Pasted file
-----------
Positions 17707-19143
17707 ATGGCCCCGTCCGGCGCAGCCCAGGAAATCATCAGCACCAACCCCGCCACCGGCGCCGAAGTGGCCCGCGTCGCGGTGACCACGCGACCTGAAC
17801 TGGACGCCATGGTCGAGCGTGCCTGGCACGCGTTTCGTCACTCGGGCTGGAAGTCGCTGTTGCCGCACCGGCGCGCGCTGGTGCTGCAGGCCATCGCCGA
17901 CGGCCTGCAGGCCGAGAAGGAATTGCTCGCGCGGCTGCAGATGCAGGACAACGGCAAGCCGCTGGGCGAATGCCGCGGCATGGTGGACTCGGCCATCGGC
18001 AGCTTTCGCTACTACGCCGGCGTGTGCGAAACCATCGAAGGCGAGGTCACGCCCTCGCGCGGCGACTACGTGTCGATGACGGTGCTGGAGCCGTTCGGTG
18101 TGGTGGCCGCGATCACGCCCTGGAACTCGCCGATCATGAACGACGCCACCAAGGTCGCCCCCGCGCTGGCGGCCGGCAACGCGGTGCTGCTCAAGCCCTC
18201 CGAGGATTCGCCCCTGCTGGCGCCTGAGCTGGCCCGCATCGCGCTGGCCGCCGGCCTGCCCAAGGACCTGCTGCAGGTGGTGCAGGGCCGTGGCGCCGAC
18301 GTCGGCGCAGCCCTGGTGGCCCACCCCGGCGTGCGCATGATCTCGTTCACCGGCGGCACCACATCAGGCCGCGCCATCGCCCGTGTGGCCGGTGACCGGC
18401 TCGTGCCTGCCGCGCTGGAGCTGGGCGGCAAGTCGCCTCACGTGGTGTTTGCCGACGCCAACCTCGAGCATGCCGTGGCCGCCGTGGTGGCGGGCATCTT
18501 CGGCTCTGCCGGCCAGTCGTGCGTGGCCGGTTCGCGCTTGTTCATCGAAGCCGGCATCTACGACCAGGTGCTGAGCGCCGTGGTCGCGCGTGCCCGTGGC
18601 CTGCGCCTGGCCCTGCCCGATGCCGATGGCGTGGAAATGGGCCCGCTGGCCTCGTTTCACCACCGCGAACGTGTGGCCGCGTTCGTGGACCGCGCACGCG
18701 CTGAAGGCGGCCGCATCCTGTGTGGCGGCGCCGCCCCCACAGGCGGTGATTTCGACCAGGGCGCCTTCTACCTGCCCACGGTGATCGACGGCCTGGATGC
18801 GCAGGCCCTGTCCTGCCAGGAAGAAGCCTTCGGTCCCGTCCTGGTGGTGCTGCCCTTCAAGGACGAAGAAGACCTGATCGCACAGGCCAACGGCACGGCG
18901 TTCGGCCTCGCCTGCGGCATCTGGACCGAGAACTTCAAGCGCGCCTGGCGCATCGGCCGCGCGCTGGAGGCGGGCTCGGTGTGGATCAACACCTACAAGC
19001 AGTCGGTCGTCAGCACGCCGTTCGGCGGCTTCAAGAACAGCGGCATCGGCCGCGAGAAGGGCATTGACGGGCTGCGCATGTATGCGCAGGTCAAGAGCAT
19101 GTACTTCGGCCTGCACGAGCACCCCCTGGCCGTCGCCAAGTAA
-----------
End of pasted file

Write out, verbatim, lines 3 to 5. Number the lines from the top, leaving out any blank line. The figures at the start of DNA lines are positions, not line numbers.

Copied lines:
17801 TGGACGCCATGGTCGAGCGTGCCTGGCACGCGTTTCGTCACTCGGGCTGGAAGTCGCTGTTGCCGCACCGGCGCGCGCTGGTGCTGCAGGCCATCGCCGA
17901 CGGCCTGCAGGCCGAGAAGGAATTGCTCGCGCGGCTGCAGATGCAGGACAACGGCAAGCCGCTGGGCGAATGCCGCGGCATGGTGGACTCGGCCATCGGC
18001 AGCTTTCGCTACTACGCCGGCGTGTGCGAAACCATCGAAGGCGAGGTCACGCCCTCGCGCGGCGACTACGTGTCGATGACGGTGCTGGAGCCGTTCGGTG